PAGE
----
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The Star


Drama / Romance

Plot summary

Uploaded by: FREEMAN

Top cast

Natalie Wood Photo
Natalie Wood as Gretchen
Bette Davis Photo
Bette Davis as Margaret Elliot
Paul Frees Photo
Paul Frees as Richard Stanley
James Anderson Photo
James Anderson as Bailey - Actor playing Jed Garfield in The Fatal Winter
720p.WEB 1080p.WEB
829.62 MB
English 2.0
23.976 fps
1 hr 30 min
P/S 12 / 27
1.5 GB
English 2.0
23.976 fps
1 hr 30 min
P/S 18 / 71

Movie Reviews

Reviewed by classicsoncall7 / 10

"Come on Oscar, let's you and me get drunk!"

Ironic isn't it, that Bette Davis would get a Best Actress Oscar nomination for a role in which she portrays a washed up actress? There's a great 'Sunset Boulevard' moment in the story when she affirms to her daughter Gretchen (Natalie Wood) , "...if you're a star, you don't stop being a star". One has to wonder how many past and present movie celebrities go through the same run of emotions once their individual star has burned out.

More than anything, the story line deals with someone lying to everyone including themselves about hanging on to past glory. I thought the picture hit the proverbial wall when Margaret Elliot (Davis) really believed she could land a role calling for an eighteen year old. That takes some kind of chutzpa when you're in your mid-Forties and haven't aged particularly well. She finally figured it out when she saw the screen test, at least her eyesight wasn't affected along with her poor judgment.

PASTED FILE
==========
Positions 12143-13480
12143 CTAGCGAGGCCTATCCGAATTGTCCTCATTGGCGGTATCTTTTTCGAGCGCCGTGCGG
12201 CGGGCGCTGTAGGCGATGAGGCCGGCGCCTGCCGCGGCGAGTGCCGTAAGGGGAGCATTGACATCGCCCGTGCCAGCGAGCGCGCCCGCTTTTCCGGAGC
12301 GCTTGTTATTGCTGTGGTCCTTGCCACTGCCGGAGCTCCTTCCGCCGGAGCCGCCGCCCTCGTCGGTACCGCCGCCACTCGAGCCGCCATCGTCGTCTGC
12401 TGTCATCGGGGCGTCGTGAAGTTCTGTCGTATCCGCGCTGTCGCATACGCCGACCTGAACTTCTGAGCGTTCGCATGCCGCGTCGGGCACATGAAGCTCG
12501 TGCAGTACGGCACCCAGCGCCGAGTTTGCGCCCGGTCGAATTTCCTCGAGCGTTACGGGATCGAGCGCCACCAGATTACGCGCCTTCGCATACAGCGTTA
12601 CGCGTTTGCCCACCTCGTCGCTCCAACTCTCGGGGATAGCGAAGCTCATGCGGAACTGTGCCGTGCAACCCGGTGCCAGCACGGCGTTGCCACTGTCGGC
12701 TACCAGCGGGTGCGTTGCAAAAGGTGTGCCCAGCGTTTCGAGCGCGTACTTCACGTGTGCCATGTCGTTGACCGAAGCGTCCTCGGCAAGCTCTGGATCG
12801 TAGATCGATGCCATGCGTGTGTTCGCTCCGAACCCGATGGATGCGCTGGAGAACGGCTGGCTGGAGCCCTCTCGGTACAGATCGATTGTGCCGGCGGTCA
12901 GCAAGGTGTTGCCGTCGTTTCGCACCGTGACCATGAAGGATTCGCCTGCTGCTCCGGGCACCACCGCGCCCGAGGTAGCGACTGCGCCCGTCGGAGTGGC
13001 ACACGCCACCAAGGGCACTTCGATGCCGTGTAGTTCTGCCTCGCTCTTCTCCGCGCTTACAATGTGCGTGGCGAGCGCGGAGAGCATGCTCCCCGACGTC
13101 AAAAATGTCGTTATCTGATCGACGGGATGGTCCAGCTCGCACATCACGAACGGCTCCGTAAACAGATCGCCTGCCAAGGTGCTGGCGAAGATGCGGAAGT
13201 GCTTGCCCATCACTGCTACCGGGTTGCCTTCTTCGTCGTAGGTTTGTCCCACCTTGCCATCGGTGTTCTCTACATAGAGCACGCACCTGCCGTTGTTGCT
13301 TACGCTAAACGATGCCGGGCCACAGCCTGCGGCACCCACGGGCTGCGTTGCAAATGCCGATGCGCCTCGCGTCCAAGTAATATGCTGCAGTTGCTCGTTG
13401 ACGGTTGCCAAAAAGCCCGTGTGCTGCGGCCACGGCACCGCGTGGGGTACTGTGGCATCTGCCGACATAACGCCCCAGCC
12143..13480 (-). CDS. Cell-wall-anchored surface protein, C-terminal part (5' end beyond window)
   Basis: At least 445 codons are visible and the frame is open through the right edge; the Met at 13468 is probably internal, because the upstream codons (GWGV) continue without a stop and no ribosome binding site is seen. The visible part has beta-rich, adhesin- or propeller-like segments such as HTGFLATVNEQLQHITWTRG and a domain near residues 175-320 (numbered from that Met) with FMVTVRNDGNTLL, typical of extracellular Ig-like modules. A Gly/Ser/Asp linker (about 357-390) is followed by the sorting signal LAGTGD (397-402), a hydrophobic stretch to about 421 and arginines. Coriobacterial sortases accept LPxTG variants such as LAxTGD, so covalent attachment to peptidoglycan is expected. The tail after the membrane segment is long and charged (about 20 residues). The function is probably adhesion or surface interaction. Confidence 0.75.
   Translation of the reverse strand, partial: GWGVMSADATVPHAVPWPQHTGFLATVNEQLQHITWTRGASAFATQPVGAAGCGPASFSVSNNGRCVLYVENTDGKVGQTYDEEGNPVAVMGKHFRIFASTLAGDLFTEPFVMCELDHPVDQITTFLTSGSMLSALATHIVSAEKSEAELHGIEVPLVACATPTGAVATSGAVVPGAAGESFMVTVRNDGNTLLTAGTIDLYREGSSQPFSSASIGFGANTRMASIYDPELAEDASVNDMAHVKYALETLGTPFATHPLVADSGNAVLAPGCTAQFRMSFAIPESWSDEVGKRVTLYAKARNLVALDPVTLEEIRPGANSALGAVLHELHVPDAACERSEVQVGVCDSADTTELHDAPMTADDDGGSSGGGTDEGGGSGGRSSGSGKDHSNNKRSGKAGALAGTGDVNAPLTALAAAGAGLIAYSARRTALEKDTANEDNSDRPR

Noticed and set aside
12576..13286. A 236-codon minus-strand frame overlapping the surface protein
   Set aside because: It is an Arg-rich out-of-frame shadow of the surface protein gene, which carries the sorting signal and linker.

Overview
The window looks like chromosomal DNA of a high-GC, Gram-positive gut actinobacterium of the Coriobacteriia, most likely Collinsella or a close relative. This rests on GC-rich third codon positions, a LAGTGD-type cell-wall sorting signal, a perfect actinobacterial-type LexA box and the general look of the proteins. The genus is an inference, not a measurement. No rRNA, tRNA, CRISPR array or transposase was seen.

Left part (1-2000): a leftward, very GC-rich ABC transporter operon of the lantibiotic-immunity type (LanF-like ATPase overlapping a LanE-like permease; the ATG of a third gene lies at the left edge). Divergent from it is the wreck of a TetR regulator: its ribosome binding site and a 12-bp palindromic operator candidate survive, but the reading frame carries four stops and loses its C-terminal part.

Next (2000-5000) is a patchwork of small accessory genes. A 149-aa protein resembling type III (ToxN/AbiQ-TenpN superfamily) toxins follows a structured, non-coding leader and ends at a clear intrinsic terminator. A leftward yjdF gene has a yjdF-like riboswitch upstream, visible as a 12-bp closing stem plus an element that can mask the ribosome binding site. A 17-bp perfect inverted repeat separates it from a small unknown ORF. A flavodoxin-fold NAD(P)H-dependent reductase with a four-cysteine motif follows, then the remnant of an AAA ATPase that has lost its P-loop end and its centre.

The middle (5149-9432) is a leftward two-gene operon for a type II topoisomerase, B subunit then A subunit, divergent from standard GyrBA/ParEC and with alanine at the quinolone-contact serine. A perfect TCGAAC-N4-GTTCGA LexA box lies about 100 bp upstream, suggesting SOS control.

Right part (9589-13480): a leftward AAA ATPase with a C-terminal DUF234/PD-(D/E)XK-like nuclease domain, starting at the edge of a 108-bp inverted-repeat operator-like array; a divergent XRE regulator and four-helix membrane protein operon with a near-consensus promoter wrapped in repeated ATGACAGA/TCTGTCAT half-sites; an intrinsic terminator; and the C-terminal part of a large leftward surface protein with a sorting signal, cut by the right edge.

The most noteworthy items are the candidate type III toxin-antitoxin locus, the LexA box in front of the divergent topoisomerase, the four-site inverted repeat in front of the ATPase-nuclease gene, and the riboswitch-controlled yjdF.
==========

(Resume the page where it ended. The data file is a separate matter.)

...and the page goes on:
I don't know if there's a quintessential Bette Davis role; Margo Channing in "All About Eve" might come the closest, but of her lesser known films this one comes close to capturing her essence as an actress. It's a good film with a good story that the tabloids of today would eat up in a heartbeat.

Reviewed by planktonrules8 / 10

Like a knife in the back from Bette Davis!

Much of the reason Bette Davis did this movie was because it was apparently a movie based, in part, on the life of Joan Crawford. While this was never announced by the studio for fear of legal action, Bette apparently delighted in doing the part because she loathed Joan so much! Oddly, the movie also COULD have been based on Davis' life as well, as there were also many parallels, but I doubt if Miss Davis noticed this.

The star in the title refers to a down and out and faded movie star who is all but forgotten and given to getting drunk and screwing up her life. As a result, it is a very tough film to watch, as your skin crawls in embarrassment at just how low this actress has fallen. However, despite this, it is an excellent and "in your face" melodrama about the dark side of stardom. Davis' performance is excellent and just plain creepy!

Reviewed by ferbs548 / 10

Once A Star, Always A Star